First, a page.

Senators trying to prevent President Trump from launching an unprovoked nuclear attack were stymied Tuesday, after a panel of experts warned them against rewriting laws to restrain a commander in chief many worry is impulsive and unpredictable enough to start a devastating international crisis.
Senate Foreign Relations Committee Chairman Bob Corker (R-Tenn.), who has said Trump’s threats to global rivals could put the country “on the path to World War III,” began Tuesday’s session warning of the inherent danger in a system where the president has “sole authority” to give launch orders there are “no way to revoke.”
By the time Corker emerged from the hearing — the first to address the president’s nuclear authority in over four decades — he was at a loss for what to do next. “I do not see a legislative solution today,” Corker told reporters. “That doesn’t mean, over the course of the next several months, one might not develop, but I don’t see it today.”
Trump’s shifting posture on how to address nuclear threats has made lawmakers in both parties uneasy, particularly as the crisis over North Korea’s ambitions escalates.
Republicans and Democrats criticized Trump this summer for promising to use “fire and fury” against the regime in Pyongyang if it made any more nuclear threats against the United States; more recently, they have questioned him for taking to Twitter to call North Korean leader Kim Jong Un “short and fat.”
“We are concerned that the president of the United States is so unstable, is so volatile, has a decision-making process that is so quixotic, that he might order a nuclear strike that is wildly out of step with U.S. interests,” said Sen. Chris Murphy (D-Conn.), one of several senators exploring how to prevent the president from launching a first nuclear strike without the permission of Congress.
Former government officials warned Tuesday that changing the law to prevent the current administration from doing something rash could dramatically backfire.
“If we were to change the decision-making process because of a distrust of this president, that would be an unfortunate decision for the next president,” said Brian McKeon, who served as acting undersecretary for policy at the Defense Department during the Obama administration.
“It has implications for the deterrent, it has implications for the extended deterrent . . . it has implications for our own military men and women,” said retired Gen. C. Robert Kehler, the commander of U.S. Strategic Command from 2011 to 2013.
The experts attempted to reassure senators that there are processes in place to ensure that many seasoned military and legal experts review nuclear orders before they are acted upon. Kehler, who led the agency responsible for nuclear launches, insisted on several occasions that the military could refuse to act on any nuclear launch order it determined to be illegal — and that there is time to push back against a president in any situation, apart from responding to an imminent attack.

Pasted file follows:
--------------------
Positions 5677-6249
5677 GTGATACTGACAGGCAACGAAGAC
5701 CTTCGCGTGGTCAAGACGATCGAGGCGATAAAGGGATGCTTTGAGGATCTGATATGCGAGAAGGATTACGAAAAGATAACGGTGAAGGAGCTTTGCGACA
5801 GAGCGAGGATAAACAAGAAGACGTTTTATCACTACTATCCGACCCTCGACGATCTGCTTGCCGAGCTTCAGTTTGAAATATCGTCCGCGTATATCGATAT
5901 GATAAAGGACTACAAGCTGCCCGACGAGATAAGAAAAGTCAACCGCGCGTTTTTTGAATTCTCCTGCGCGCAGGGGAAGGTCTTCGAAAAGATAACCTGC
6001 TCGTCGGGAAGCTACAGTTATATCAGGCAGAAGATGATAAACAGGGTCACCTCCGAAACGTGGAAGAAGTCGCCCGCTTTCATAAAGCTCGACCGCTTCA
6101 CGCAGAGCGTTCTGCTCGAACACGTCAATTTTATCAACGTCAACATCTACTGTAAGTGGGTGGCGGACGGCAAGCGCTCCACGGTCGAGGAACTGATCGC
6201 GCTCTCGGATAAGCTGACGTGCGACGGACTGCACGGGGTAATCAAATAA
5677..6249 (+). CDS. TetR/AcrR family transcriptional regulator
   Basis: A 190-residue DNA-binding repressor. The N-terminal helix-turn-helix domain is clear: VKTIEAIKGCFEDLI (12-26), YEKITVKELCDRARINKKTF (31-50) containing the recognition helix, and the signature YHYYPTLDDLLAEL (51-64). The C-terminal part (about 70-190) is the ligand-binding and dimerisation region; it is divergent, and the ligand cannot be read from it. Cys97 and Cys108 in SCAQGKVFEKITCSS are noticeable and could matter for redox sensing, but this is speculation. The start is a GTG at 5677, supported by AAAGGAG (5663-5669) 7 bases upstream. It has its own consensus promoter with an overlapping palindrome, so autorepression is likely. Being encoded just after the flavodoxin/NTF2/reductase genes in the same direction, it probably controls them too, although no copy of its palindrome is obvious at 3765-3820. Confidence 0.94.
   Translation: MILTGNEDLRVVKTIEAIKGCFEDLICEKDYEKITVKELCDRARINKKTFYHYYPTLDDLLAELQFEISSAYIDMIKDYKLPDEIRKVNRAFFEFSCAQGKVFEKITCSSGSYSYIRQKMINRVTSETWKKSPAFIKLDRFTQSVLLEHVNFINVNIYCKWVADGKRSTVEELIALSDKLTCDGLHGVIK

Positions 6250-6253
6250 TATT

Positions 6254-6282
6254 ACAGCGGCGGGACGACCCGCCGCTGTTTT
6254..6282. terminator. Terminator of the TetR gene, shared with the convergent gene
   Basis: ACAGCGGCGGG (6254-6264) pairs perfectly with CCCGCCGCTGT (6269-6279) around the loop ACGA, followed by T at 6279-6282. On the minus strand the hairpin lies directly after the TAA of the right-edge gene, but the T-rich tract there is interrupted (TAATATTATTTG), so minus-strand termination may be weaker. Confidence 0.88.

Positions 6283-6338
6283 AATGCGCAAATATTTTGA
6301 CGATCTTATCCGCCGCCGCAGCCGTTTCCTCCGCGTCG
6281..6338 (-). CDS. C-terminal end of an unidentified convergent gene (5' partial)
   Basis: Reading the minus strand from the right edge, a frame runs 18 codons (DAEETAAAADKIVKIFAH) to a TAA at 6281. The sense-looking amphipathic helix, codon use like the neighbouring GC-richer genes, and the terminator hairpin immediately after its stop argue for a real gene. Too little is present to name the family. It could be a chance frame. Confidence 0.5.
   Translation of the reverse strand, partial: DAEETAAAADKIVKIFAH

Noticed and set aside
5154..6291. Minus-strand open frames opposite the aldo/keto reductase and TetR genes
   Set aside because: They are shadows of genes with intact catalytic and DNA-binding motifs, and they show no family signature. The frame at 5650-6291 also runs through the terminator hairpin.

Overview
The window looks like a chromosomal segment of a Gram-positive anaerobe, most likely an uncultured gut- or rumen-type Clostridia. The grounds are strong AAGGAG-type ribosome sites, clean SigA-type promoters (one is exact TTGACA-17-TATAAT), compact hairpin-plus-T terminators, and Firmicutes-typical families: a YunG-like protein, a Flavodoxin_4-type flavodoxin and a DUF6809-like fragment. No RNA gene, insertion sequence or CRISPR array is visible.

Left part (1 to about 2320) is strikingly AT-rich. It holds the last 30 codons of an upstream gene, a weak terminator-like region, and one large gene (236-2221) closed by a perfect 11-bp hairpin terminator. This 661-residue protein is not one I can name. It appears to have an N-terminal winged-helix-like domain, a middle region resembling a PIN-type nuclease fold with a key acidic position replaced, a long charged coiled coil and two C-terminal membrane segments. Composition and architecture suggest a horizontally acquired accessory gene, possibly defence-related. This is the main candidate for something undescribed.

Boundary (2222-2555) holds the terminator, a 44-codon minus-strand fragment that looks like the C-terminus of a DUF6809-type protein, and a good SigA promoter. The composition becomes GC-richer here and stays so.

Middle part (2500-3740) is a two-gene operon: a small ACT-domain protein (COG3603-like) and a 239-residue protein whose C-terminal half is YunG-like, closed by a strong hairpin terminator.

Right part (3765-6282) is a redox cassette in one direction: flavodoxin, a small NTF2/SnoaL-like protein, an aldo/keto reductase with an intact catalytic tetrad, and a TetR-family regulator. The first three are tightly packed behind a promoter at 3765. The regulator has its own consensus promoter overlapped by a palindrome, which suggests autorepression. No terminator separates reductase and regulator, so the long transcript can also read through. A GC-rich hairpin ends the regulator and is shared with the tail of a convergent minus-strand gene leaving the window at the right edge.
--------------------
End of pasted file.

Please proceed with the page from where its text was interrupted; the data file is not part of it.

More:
That explanation did not satisfy committee Democrats, who insisted that Trump’s behavior, and what they identify as his habit of nominating and hiring administration officials who defer to his worldview, means any internal resistance “does not offer real resistance if the president absolutely insists upon his way,” said Sen. Edward J. Markey (D-Mass.).
“It should be the congressional prerogative to declare nuclear war,” added Markey, who has written a bill to ban the president from being able to launch a first nuclear strike against North Korea without the authorization of Congress.
Only three other Democrats have co-sponsored it.
Nuclear launch authority is not the only area of the president’s powers over which Congress has sought more influence since Trump took office. In recent months, lawmakers have insisted the president seek Congress’s approval before revoking any sanctions against Russia, and momentum is building for a new authorization for use of military force (AUMF) to address the military’s current and future operations against the Islamic State and other extremist groups.
Corker told reporters Tuesday his committee will also soon address the president’s authority to terminate agreements with other countries — a subject with particular relevance for the future of the Iran nuclear deal, which Trump has decried as “an embarrassment,” refusing to certify last month that Tehran was in compliance with its terms. Corker has since been working with Sens. Tom Cotton (R-Ark.) and Benjamin L. Cardin (D-Md.) to write Iran-related legislation that could pass with bipartisan support.
With no clear legislative path forward to assert congressional control over the president’s nuclear impulses, senators are splitting along party lines.
“There are legitimate disputes when it comes to the power of the president and the power of Congress,” said Sen. James E. Risch (R-Idaho).
He warned that “every single word that’s uttered in this hearing is going to be analyzed in Pyongyang,” and might lead the North Korean government to question the United States’ resolve to deter the regime’s nuclear aggression.
Democrats argued that Trump is already confusing North Korea about the United States’ intentions through his tweets.
“Doesn’t it also suggest it’s important for the commander in chief to also be cautious in how he talks about this issue, so there is not a miscalculation on the part of our aggressors who would do us harm about what the real intent here is?” Sen. Jeanne Shaheen (D-N.H.) asked the expert panel.
“I would be very concerned about a miscalculation based on continuing use of his Twitter account,” McKeon answered.